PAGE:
ARCHER, BRANCH TANNER
ARCHER, BRANCH TANNER (1790–1856). Branch Tanner Archer, legislator and secretary of war of the Republic of Texas, son of Maj. Peter Field and Francis (Tanner) Archer, was born in Fauquier County, Virginia, on December 13, 1790. Peter Archer was a Revolutionary War officer. Branch Archer attended William and Mary College at Williamsburg in 1804, and in 1808 he received his M.D. degree from the medical school at the University of Pennsylvania. After returning to Virginia he practiced medicine, served one or two terms in the Virginia legislature (1819–20), and was a presidential elector in 1820. On May 13, 1828, Archer killed his cousin, Dr. James Ottway Crump, in a duel fought with pistols near Scottsville, Powhatan County, Virginia.
Archer arrived in Texas in 1831 and quickly joined a group in Brazoria agitating for independence from Mexico. He represented Brazoria at the Convention of 1833 and participated in the battle of Gonzales in October 1835. In November 1835 he traveled to San Felipe as representative of Brazoria and there was elected chairman of the Consultation. He urged the members to disregard previous factional divisions and concentrate on what was the best course for Texas. Although he favored independence, he voted with the majority, who favored a return to the Constitution of 1824.
The Consultation then selected Archer to join Stephen F. Austin and William H. Whartonqqv as commissioners to the United States to lobby for financial assistance, collect supplies, and recruit men for the Texas cause. The three arrived in New Orleans in January 1836 and negotiated a series of loans that totaled $250,000. Then they proceeded up the Mississippi River, making numerous speeches before turning east for Washington, D.C. During their trip Texas declared its independence, on March 2, 1836. The three commissioners were unable to persuade Congress to support their cause and returned home.
After arriving in Texas Archer worked for the election of Austin as president of the young republic. He also served in the First Congress of Texas and as speaker of the House during its second session. In Congress he and James Collinsworth sponsored a law establishing the Texas Railroad, Navigation, and Banking Company. Subsequently, Archer served as President Mirabeau B. Lamar's secretary of war until 1842.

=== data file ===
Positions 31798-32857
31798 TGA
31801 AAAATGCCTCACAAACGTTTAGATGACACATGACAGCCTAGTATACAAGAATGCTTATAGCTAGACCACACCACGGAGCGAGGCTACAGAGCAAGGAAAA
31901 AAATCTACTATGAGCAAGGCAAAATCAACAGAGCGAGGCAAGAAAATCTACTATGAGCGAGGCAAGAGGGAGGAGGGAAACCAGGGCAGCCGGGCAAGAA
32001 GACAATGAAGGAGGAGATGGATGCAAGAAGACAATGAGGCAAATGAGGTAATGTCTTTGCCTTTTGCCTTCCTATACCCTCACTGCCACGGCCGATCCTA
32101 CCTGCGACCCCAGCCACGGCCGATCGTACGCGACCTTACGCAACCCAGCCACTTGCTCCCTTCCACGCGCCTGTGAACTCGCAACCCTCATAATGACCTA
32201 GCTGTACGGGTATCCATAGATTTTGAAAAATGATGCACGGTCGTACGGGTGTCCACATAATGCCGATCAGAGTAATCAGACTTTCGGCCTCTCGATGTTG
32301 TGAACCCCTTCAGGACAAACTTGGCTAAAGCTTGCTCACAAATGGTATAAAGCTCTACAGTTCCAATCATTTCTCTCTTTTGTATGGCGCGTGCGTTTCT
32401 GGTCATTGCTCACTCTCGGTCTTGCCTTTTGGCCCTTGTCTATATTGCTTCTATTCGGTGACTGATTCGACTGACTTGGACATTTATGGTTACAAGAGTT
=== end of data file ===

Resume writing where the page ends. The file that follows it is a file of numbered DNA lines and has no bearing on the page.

Archer married Eloisa Clarke on January 20, 1813. They had six children. He was a Mason and helped organize a Masonic lodge in Brazoria. He was grand master of the Grand Lodge of the Republic of Texas in 1838–39. Archer continued to be an active political force until his death. He died on September 22, 1856, at Brazoria and was buried at Eagle Island Plantation on Oyster Creek in Brazoria County. Archer County was named in his honor.
Dictionary of American Biography. Rebecca Smith Lee, "The Publication of Austin's Louisville Address," Southwestern Historical Quarterly 70 (January 1967). Vertical Files, Dolph Briscoe Center for American History, University of Texas at Austin.
Image Use Disclaimer
All copyrighted materials included within the Handbook of Texas Online are in accordance with Title 17 U.S.C. Section 107 related to Copyright and “Fair Use” for Non-Profit educational institutions, which permits the Texas State Historical Association (TSHA), to utilize copyrighted materials to further scholarship, education, and inform the public. The TSHA makes every effort to conform to the principles of fair use and to comply with copyright law.
For more information go to: http://www.law.cornell.edu/uscode/17/107.shtml
If you wish to use copyrighted material from this site for purposes of your own that go beyond fair use, you must obtain permission from the copyright owner.
The following, adapted from the Chicago Manual of Style, 15th edition, is the preferred citation for this article.David Minor, "ARCHER, BRANCH TANNER," Handbook of Texas Online (http://www.tshaonline.org/handbook/online/articles/far02), accessed February 09, 2016. Uploaded on June 9, 2010. Published by the Texas State Historical Association.
Get Texas history everyday,
with day by day
Each day's email tells a little bit more of the story of Texas and links to our collection of more than 27,000 articles